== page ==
I have just returned to Ireland having spent three and a half months in Yemen; working as a doctor for Médecins Sans Frontières/Doctors Without Borders (MSF) near Taiz city.
In my short time there, I could see the consequences of violence everywhere, particularly in my patients and in the day to day lives of my Yemeni colleagues.
Three years of conflict, blockades on essential goods and strikes on hospitals have caused the Yemeni health system to essentially collapse. The government hasn’t paid nurses or doctors for up to two years and now there are largely only private hospitals where treatment isn’t free.
Many people simply cannot afford to pay for their healthcare as the prices of basic goods have risen drastically.
I worked in a huge mother and child hospital in Al-Houban, just five kilometres away from the frontlines.
Because MSF provided the only free mother and child healthcare in the area, people would travel up to seven hours to get to us. We had capacity for baby neonatal, paediatric and nutrition beds and also ran a trauma centre, antenatal clinic and a maternity emergency ward.
People often wait until they feel it’s absolutely necessary to seek medical care. A lot of people arrived at our hospital almost, or already, dead. Dead children, dead mothers; this was shockingly common."
The health needs are so great that we were often overwhelmed, filled beyond capacity and sometimes had to stop taking new admissions.
My colleagues were around 420 Yemeni staff and between five and eight international staff. It was great to work with so many highly qualified and dedicated local professionals. They were at an exceptionally high level, we had many Yemeni supervisors running their own departments, and their commitment was inspiring; many lived far away from their families and went weeks without being able to see them.
Life amid the conflict
Working and talking with so many local colleagues gave me an impression of how the conflict affects people’s day to day lives.
Once, one of the emergency doctors in my team had just completed a night shift and went home to discover his house had been shelled. Thankfully, he didn’t have a huge amount of damage but had to replace a lot of his windows. He didn’t make a big deal out of it and still came back to work with a smile.
Another one of my doctors was six months pregnant and had been away on holidays. As she was travelling back, the fighting on the frontline shifted so she had to take a seven-hour diversion. She still made it into work the next day.
You can also see the effects of the conflict in the patients who arrive at the hospital.
Due to blockades fuel is incredibly expensive, so a lot of people can barely afford to travel. Others have to wait until the fighting subsides before they can safely make it to the hospital.
These factors mean people often wait until they feel it’s absolutely necessary to seek medical care. A lot of people arrived at our hospital almost, or already, dead. Dead children, dead mothers; this was shockingly common.
Expensive fuel, active fighting and large distances to travel all combine to make it difficult for people to reach the healthcare they badly need.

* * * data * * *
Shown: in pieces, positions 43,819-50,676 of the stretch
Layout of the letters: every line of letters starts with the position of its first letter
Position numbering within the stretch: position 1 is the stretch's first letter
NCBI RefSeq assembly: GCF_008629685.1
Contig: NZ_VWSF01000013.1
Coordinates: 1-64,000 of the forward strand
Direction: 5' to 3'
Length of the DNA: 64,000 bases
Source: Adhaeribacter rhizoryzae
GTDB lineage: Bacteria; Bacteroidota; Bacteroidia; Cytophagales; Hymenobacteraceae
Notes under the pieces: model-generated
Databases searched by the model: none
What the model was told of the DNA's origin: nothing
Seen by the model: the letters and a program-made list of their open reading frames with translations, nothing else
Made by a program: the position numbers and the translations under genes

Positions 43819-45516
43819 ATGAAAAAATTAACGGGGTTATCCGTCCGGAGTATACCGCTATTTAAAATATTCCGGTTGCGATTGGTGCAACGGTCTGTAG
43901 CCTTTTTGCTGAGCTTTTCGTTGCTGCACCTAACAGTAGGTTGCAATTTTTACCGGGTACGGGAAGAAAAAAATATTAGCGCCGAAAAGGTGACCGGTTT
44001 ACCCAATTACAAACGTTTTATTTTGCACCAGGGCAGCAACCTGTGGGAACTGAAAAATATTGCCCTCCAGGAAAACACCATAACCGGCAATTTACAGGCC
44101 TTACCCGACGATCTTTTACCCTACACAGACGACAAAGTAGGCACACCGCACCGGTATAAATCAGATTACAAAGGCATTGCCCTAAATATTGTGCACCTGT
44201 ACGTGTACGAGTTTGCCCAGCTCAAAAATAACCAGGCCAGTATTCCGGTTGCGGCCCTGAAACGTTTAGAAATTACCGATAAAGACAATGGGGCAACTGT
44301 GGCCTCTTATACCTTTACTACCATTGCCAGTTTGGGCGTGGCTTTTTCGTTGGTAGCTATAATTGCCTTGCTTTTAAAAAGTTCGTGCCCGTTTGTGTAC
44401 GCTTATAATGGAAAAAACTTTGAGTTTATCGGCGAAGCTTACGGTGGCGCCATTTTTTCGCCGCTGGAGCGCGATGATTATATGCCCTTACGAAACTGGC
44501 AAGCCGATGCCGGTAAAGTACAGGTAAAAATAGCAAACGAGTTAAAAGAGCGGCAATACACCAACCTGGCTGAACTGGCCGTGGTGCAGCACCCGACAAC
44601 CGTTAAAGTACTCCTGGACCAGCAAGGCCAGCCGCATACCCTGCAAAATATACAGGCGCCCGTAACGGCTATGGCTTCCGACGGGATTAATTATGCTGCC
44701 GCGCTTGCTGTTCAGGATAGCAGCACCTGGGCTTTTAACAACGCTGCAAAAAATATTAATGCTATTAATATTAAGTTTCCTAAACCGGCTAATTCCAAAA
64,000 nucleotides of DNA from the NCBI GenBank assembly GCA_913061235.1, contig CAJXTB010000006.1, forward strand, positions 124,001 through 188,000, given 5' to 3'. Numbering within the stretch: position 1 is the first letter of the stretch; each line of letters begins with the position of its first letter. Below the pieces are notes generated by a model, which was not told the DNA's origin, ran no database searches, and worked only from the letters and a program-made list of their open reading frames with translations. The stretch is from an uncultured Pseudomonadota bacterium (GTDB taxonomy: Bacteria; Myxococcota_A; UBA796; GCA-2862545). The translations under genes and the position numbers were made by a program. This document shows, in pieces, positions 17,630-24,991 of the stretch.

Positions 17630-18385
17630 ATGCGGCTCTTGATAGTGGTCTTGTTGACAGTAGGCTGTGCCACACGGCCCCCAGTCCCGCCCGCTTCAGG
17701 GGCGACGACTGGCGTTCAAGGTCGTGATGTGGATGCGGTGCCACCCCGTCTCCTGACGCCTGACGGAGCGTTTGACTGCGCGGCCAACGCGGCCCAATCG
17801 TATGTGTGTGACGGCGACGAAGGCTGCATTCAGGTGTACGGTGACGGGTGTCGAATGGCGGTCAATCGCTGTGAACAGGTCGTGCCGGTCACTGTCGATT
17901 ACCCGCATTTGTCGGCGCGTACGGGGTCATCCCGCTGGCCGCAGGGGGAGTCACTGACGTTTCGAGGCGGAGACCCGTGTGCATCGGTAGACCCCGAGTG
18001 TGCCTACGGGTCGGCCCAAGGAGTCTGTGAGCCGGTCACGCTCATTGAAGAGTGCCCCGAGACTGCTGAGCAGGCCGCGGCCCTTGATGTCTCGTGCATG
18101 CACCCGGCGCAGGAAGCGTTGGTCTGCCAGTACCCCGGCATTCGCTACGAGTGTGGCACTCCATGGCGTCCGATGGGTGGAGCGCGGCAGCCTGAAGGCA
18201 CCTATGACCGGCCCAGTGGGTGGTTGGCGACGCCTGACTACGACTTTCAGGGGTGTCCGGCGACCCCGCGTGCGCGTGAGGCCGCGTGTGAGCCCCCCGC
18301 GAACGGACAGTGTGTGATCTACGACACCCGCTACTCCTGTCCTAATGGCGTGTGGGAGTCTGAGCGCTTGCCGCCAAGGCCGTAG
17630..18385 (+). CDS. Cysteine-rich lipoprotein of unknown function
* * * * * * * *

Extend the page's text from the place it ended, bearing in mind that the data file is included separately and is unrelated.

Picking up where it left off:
The best part of the job
Despite the problems, we are still able to do a huge amount for many of our patients.
We have all the necessary medication, equipment and talented staff we need. Every month we delivered around 800 -1000 babies and treated 5,000 people in our outpatient department.
Sometimes people get the idea that NGO work only involves westerners riding in to solve problems, but this couldn’t be further from the truth."
Seeing children recover was the best part of my job.
I remember one four-year-old girl arrived with kala-azar, a disease spread by infected sand flies that causes a patient’s spleen to enlarge and reduces haemoglobin, platelet and white blood cell levels. People’s blood is unable to clot so they can bleed vast amounts and they also suffer from recurrent infections. Patients need repeated blood transfusions and even with treatment, the disease kills 50 per cent of those it infects.
When this girl arrived, she looked as if she was nine months pregnant because she had such a huge spleen. She was incredibly sick, and we needed to give her daily injections as well as frequent blood transfusions. She had travelled a large distance to reach us, so she and her family stayed in the hospital.
Initially, she was losing weight and had no energy at all but after a month she was completely recovered and able to go home safe, happy and well. It was wonderful to see.
Apart from treating patients, the main memory I’ll take from my time in Yemen is how brilliant the local staff were.
Sometimes people get the idea that NGO work only involves westerners riding in to solve problems, but this couldn’t be further from the truth. Beyond our Yemeni staff’s incredible dedication, their technical standard was exceptional.
It was a privilege to be part of such a large, sustainable hospital and it is comforting to know that if all the international staff had to leave, then our local staff could carry on treating their compatriots who so desperately need their help.